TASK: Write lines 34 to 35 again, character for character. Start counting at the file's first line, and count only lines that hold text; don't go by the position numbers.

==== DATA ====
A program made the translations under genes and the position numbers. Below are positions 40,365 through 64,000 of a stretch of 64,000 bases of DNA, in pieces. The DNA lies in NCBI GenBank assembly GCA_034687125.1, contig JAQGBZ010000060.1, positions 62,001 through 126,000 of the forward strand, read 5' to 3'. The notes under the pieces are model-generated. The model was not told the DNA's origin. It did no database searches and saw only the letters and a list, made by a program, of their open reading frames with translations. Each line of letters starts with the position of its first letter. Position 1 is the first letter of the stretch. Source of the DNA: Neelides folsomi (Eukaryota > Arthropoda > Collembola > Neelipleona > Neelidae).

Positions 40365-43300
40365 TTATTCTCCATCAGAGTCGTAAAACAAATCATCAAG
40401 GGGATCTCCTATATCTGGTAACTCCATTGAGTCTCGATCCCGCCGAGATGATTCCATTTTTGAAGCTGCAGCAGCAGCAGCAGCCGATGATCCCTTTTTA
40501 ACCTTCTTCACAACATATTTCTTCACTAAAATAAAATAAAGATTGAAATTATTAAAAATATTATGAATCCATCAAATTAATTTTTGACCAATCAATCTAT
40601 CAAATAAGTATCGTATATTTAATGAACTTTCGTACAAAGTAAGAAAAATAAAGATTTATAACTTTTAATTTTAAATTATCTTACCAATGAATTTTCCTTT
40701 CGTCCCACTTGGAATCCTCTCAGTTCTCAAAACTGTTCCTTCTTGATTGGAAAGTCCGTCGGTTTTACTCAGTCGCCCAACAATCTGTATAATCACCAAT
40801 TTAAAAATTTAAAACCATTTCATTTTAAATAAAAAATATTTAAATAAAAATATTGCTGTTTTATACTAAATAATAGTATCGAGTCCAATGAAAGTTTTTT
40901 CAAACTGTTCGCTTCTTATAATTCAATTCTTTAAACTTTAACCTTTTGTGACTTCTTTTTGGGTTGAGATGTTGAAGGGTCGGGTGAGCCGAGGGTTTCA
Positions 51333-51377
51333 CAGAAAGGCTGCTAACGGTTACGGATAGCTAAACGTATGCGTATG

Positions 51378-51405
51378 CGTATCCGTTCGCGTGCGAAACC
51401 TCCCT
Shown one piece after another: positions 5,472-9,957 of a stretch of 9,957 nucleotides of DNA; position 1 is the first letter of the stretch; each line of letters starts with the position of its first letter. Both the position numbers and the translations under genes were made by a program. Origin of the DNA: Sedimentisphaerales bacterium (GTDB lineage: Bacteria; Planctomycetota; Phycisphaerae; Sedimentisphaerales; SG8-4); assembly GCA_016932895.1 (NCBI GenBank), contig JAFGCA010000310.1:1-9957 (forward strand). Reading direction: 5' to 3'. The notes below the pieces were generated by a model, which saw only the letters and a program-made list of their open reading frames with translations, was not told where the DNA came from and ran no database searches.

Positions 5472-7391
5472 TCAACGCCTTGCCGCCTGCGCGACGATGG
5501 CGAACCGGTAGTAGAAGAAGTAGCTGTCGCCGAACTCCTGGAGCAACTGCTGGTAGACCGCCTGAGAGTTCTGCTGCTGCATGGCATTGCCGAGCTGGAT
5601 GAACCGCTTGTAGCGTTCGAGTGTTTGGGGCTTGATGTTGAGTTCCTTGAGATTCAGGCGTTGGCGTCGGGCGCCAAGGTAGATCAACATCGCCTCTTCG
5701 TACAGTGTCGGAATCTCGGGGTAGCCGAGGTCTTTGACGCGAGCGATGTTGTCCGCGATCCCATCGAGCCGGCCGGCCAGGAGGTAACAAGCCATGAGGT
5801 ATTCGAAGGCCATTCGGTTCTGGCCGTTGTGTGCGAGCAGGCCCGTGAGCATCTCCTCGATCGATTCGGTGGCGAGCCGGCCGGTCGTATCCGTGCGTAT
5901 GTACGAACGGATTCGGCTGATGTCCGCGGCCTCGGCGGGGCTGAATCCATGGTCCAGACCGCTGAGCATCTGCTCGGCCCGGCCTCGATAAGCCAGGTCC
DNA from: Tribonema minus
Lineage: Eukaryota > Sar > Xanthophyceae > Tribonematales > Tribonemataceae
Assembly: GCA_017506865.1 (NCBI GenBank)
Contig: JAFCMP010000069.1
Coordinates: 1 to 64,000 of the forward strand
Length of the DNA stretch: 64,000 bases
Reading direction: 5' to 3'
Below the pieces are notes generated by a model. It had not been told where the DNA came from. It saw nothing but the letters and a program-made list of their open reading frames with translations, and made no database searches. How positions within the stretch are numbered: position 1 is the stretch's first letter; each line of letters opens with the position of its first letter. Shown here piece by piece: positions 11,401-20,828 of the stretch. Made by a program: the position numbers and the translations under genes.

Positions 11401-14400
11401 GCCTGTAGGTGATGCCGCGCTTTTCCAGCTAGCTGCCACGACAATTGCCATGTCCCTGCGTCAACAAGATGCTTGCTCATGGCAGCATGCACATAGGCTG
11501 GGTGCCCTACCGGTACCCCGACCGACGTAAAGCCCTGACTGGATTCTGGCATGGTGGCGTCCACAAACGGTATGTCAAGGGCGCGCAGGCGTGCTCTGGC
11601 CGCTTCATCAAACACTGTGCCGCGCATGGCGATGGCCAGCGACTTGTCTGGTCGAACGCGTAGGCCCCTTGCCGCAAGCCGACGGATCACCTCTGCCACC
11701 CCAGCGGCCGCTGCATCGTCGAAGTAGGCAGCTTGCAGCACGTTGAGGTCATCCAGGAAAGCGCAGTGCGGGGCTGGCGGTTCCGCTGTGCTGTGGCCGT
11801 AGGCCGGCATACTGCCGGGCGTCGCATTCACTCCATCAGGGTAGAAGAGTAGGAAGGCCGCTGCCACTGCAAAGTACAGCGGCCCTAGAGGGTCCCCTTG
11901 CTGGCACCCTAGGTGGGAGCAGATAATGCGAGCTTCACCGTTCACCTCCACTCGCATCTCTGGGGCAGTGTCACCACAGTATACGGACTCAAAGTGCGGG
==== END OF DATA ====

11601 CGCTTCATCAAACACTGTGCCGCGCATGGCGATGGCCAGCGACTTGTCTGGTCGAACGCGTAGGCCCCTTGCCGCAAGCCGACGGATCACCTCTGCCACC
11701 CCAGCGGCCGCTGCATCGTCGAAGTAGGCAGCTTGCAGCACGTTGAGGTCATCCAGGAAAGCGCAGTGCGGGGCTGGCGGTTCCGCTGTGCTGTGGCCGT